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American made Woodside’s Adolph Rosekrans restores farming implements from the days of the horse-drawn plow Story by Dave Boyce photos by Michelle Le I t requires a leap of imagination to visualize it now, but there was a time when growing crops commercially in the United States meant entering the domain of draft horses and the iron, steel and hardwood tracery of the American-made farming implements they pulled. Pastures under cultivation felt the heavy tread of nodding, plodding teams of big, muscular animals and the slow churn of the delving metal blades of plows, cultivators and harrows. It was a simpler time. A farmer’s engines of cultivation ran on hay and were more or less selfsteering. The necessary work included turning over the soil, breaking up the big lumps and then planting, weeding and harvesting. There were implements made to do all of these things. They could be simple or complicated, as well as ingenious. Farmers wanted labor-saving devices and American factories were hothouses of innovation. Traveling salesmen would visit farmers and demonstrate a company’s latest products using hand-held scale models. “They were always building a better mousetrap,” Woodside resident, planning commissioner and architect Adolph Rosekrans told the Almanac. Mr. Rosekrans has a collection of about 100 horse-drawn farm implements, a collection that started to come together about 12 years ago with 10 or 12 implements that had been sitting under trees for years at his home at Runnymede Farm on Runnymede Road. “I was fascinated with the tools, the engineering and the levers and the gears,” he says. A substantial part of Mr. Rosekrans’ restored collection goes on display in the San Mateo County History Museum in the exhibit “Plowing Ahead: Historic Peninsula Farming” on Wednesday, March 13. The exhibit at 2200 Broadway St. in Redwood City runs (tentatively) Above: An old stone barn with eight milking stalls and a workshop on the upper level frames sculptor and part-time farm implement restorer Sam Perry at Runnymede Farm in Woodside. Right: A single-blade plow sits as a work in progress on the workbench in the barn at Runnymede Farm. until September 2014 and will include 16 lithographs of Peninsula farms from around 1878, drawn by Grafton Tyler Brown, an early African-American artist in California. Since 2003, when Mr. Rosekrans transferred ownership of his collection to the museum, it has continued to grow. The Almanac visited with Mr. Rosekrans and his assistant Sam Perry, an Oakland-based sculptor. The tour included the Continued on next page March 13, 2013NTheAlmanacOnline.comNThe AlmanacN21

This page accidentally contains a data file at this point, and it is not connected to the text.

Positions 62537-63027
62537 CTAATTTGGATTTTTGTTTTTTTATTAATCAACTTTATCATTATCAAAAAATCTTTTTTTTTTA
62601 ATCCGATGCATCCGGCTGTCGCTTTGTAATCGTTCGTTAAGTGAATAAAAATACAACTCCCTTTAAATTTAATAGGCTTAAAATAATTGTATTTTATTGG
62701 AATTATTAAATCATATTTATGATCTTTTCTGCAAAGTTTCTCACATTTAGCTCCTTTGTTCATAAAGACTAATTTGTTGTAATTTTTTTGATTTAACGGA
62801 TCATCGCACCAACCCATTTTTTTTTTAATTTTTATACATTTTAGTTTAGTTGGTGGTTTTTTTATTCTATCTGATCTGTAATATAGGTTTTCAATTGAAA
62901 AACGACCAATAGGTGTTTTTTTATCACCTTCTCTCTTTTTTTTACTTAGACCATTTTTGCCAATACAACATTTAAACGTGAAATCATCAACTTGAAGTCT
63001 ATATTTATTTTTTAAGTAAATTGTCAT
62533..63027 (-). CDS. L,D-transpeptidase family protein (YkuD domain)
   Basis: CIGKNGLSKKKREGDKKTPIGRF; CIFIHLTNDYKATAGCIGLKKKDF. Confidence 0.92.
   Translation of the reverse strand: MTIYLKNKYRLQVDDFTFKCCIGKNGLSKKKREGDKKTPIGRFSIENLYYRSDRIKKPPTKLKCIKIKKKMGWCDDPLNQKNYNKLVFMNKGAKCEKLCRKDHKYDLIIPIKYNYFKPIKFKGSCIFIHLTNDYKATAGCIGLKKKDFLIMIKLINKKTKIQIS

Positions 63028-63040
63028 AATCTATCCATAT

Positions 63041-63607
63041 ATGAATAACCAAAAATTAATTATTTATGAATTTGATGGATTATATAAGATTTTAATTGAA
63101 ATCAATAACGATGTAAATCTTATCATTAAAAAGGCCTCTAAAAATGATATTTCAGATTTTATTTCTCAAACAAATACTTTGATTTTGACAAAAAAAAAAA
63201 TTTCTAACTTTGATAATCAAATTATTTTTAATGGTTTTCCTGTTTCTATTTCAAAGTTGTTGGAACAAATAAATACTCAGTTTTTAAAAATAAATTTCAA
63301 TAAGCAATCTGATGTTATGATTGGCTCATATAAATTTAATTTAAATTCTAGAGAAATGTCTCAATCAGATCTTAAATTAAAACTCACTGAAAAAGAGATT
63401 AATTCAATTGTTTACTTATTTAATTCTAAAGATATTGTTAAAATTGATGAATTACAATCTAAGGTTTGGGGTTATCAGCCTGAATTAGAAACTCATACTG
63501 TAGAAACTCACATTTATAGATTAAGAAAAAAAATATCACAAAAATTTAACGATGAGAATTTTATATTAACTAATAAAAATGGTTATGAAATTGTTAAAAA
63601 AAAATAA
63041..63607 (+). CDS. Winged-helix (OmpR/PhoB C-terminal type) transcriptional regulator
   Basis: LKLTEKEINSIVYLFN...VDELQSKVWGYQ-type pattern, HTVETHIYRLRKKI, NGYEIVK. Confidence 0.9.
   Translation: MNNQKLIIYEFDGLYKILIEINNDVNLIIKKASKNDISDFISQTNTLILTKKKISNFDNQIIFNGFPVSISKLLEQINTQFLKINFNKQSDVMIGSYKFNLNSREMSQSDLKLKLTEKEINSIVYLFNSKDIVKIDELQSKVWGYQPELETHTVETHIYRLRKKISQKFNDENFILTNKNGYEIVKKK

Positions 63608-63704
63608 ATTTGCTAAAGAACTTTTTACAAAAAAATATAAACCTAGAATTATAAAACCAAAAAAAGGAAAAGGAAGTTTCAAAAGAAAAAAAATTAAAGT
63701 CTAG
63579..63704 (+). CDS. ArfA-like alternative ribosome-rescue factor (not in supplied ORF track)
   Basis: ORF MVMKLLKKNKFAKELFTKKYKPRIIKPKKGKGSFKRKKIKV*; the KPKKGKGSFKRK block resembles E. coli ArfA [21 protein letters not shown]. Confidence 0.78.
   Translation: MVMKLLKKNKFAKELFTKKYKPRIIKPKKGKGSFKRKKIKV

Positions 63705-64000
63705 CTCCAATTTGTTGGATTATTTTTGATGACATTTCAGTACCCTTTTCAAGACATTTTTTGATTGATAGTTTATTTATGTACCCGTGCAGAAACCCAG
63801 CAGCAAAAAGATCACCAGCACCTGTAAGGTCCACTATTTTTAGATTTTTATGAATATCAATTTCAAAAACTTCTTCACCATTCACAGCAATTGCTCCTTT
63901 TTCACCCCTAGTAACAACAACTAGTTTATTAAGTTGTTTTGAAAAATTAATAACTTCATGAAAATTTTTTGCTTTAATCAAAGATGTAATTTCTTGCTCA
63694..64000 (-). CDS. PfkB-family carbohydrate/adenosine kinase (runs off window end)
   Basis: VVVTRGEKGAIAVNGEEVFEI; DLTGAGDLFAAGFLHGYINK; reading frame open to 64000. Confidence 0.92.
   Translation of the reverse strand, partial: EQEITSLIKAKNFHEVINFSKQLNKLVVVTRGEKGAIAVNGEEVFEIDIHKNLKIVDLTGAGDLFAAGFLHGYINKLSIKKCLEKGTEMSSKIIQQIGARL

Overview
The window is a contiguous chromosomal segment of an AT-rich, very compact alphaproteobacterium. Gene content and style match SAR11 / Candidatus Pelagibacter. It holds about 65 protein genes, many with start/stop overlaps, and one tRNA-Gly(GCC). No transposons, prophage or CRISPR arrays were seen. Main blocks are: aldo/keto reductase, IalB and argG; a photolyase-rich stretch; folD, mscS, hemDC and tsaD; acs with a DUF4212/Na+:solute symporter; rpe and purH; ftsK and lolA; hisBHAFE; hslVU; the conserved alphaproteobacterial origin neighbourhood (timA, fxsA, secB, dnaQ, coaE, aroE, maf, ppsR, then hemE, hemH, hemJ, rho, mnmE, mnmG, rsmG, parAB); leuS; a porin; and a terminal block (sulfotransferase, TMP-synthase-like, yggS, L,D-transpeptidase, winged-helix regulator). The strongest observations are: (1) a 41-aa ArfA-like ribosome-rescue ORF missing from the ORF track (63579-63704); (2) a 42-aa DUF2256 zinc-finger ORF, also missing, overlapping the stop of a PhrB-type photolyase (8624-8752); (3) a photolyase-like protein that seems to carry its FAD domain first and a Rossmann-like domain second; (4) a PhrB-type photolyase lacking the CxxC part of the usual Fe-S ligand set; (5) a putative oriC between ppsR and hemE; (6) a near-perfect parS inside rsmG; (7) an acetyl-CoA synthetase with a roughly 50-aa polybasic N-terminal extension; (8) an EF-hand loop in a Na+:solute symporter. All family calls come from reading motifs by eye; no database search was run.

The Almanac 03.13.2013 - Section 2

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